By Maz Woolley
All text by, and copyright of, the Author. Photographs by the manufacturer.
The latest releases from Autocult should now be available. These are made in resin in China for Germany to 1:43 scale. This release has models from the following series: Engineers/Limited production vehicles; Streamliners; and Protoypes. As ever unusual subjects.
05023 Zunder Cupé – Argentina 1964
The Zunder was the brainchild of the brothers Nelson José and Eligio Oscar Bongiovanni, two entrepreneurs who in the early years of the 1960s build their own car factory in Río Cuarto with the backing of the state as Argentina was then a government controlled economy. Their best known product made was the Zunder 1500, already modelled by Autocult. This was a Porsche powered plastic car with unusual styling.
The Zunder 1500 was not a commercial success so the brothers developed a coupé based on the same underpinnings. The car is clearly inspired by the Volkswagen Karmann Ghia and only two of the coupés were made before the funding ran out and the factory shut.
04018 Audi Berlin-Rome Streamline Coupé – Germany 1938
The idea of a long distance race using the new Autobahns and Autostradas was born in 1937 when imagined by Adolf Hühnlein leader of the National Socialist Automobile Corps and his Italian colleague Count Alberto Bonacossa who was a close associate of Benito Mussolini . The first race was scheduled to take place between the capitals Rome and Berlin in 1938.
German car makers took the race very seriously with the Porsche Typ 64 being perhaps the best known as this set the scene for the post war Porsche. TSM and Premium Classix have both modelled this car to 1:43 scale.
In the late 1930s Audi was a member of the Auto Union group alongside Horch, DKW, and Wanderer. Auto Union had concentrated increasingly on smaller cars by the end of the 1930s, so by 1938 very few Audis were made and DKW was the companies major seller. Against that background the top executives at Auto-Union felt compelled to compete in the Berlin to Rome long-distance race. It was clear that none of their standard production cars were fast enough to win this race and the board signed off a budget to develop some extra-fast cars which could compete in the race. The internal project name was “Stromlinien-Limousine” (Streamlined Saloon). Different versions of the car were to be made each carrying a different group brand name. Here we have the Audi based on the type 920 underpinnings wearing an aluminium bodywork designed by Paul Jaray for aerodynamic efficiency which was built by the bodymaker Hornig. Internal testing suggested that this car could reach 160 KPH which was 30 KPH more than a standard 920.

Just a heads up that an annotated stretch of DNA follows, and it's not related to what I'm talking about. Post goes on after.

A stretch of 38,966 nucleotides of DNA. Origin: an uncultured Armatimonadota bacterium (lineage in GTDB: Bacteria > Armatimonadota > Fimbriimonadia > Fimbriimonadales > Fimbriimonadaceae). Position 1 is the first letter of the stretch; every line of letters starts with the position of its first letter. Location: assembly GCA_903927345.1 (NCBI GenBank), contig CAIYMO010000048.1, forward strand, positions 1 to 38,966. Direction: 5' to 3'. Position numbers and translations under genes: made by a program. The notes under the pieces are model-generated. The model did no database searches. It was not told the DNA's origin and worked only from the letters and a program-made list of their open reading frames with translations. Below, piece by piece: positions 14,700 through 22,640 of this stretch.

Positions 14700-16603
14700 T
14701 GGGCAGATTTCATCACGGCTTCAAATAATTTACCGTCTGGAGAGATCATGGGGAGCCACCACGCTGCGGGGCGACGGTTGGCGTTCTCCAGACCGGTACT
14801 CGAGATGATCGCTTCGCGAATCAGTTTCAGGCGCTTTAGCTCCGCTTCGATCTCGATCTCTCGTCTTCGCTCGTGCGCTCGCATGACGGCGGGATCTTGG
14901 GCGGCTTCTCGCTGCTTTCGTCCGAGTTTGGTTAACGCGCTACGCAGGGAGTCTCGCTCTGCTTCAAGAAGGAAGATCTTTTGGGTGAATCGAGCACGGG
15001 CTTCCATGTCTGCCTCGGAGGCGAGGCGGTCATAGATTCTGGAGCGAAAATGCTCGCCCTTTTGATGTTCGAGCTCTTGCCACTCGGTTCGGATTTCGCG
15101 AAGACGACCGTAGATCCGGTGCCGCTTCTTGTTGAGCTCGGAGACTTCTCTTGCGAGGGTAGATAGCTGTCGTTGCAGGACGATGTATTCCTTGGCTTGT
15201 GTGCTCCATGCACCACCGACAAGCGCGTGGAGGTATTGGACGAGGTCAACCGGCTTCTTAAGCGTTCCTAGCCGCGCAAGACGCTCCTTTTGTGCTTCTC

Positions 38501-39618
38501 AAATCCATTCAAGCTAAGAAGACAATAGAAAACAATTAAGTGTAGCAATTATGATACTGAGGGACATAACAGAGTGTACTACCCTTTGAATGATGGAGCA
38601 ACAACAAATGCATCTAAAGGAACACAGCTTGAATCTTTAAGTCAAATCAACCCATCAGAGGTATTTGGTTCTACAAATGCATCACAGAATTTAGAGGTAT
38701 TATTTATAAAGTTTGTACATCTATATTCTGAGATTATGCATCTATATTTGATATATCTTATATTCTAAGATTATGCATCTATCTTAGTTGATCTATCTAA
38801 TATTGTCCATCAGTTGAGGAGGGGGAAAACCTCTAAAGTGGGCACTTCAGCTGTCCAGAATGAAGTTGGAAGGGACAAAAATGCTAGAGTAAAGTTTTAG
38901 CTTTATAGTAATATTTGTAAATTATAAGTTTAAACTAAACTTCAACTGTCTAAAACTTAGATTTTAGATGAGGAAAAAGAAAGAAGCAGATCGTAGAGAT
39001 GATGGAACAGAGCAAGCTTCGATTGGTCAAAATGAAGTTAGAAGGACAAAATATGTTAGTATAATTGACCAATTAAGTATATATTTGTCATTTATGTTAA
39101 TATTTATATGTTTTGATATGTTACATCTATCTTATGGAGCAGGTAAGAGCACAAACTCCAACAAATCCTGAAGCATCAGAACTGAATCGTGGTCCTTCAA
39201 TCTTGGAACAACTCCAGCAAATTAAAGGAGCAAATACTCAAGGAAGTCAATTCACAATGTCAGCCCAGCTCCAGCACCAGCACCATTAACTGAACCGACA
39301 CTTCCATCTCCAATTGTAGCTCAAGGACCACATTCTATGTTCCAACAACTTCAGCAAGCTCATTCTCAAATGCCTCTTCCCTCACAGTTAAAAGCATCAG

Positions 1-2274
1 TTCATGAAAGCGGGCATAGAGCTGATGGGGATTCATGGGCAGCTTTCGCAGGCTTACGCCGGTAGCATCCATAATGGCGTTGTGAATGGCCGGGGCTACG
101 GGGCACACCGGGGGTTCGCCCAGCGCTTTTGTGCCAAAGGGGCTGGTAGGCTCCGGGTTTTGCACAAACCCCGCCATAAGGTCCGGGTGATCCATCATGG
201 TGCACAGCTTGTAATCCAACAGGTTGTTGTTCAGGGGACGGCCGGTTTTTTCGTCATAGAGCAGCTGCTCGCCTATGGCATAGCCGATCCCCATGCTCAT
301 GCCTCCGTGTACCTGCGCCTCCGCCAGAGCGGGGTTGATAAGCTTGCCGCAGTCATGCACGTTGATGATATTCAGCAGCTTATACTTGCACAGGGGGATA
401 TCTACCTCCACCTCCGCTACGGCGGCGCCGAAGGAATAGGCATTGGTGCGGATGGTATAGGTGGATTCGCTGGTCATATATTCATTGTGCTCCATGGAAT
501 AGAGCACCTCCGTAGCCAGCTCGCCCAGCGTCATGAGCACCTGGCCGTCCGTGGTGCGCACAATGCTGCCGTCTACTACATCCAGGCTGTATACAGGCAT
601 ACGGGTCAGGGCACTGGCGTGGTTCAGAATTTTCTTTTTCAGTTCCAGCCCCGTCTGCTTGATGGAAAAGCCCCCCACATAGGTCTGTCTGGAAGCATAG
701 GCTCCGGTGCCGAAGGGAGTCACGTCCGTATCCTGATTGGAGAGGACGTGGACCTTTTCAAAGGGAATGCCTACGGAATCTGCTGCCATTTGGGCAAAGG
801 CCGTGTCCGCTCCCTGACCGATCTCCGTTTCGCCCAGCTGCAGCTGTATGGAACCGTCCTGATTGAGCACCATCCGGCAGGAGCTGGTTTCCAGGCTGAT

Auto-Union, and other makers, had their cars all readied for the competition, but the long distance race was first postponed from 1938 to 1939 and with the outbreak of war ultimately completely cancelled.
06022 Mercedes-Benz 1.2l Prototype – Germany 1948
After the Second World War, Mercedes-Benz passenger car production commenced with the successful 170 V model, initially as an ambulance, police patrol car and delivery van. In July 1947, production of the Saloon variant also recommenced. At the same time a number of completely new vehicles were designed, some of which were unusual creations.
In 1948, a particularly small car, at least for a Mercedes-Benz, was designed. It was compact with an overall length of only 3.70 metres. It only had two doors, and inside a bench seat was fitted in the front to seat three people and a small seat was fitted in the rear for small passengers. It was to be powered by a four-cylinder OHC engine of 1.2 Litres created by shortening the 1.8-litre six-cylinder engine which was also in the project stage.
The Chief Engineer of Daimler-Benz Fritz Nallinger is quoted as saying in March 1949 ‘The design of a light, 2- to 2½ seater car (560 kg) decided on at that time has seen a great deal of progress in the meantime and is showing some promising results.’ However the vehicle, along with the two engines, remained stuck at the project stage. The prototype was to be influential as its styling introduced the Ponton styling which was to become a hallmark of 1950s Mercedes-Benz cars.
This line of models is distributed by Autocult. The latest Avenue 43 model is a special version of the Mustang the Ford Mustang Milano.
In 1970 Ford showcased the Milano Mustang concept car at the Chicago Auto Show. It was to show of design features which might make its way onto the next version of the Mustang. This ultra-violet coloured coupé was inspired by the pro-touring vehicles that drove around the northern Italian city. This new Mustang design featured just two seats and an almost horizontal fastback and according to Ford it was the most “radical” Mustang seen to date. The rear glass of this concept car was sloped at 67 degrees and sported an almost horizontal electronically-powered rear deck lid. Had Ford not badged the car as a Mustang many people might not have realised that this car derived directly from the 1970 Mustang SportsRoof.
One unique feature, never seen on a road car, was the colour-changing tail lamps that glowed green during acceleration, red when the brakes were applied, and then turned back to amber when coasting. The wheel design imitated wire wheels but were actually in aluminium and inspired many similar wheels on production cars.
Inside the purple theme continued with seats in purple leather with blue-violet cloth inserts and deep purple mohair carpeting. So ‘period’ now in the age of much blander interiors.
Whilst this exact car didn’t make it into production the design influenced not only the 1971 Mustang but also the Australian 1974 Falcon XB coupe, the car featured in the first two Mad Max movies.
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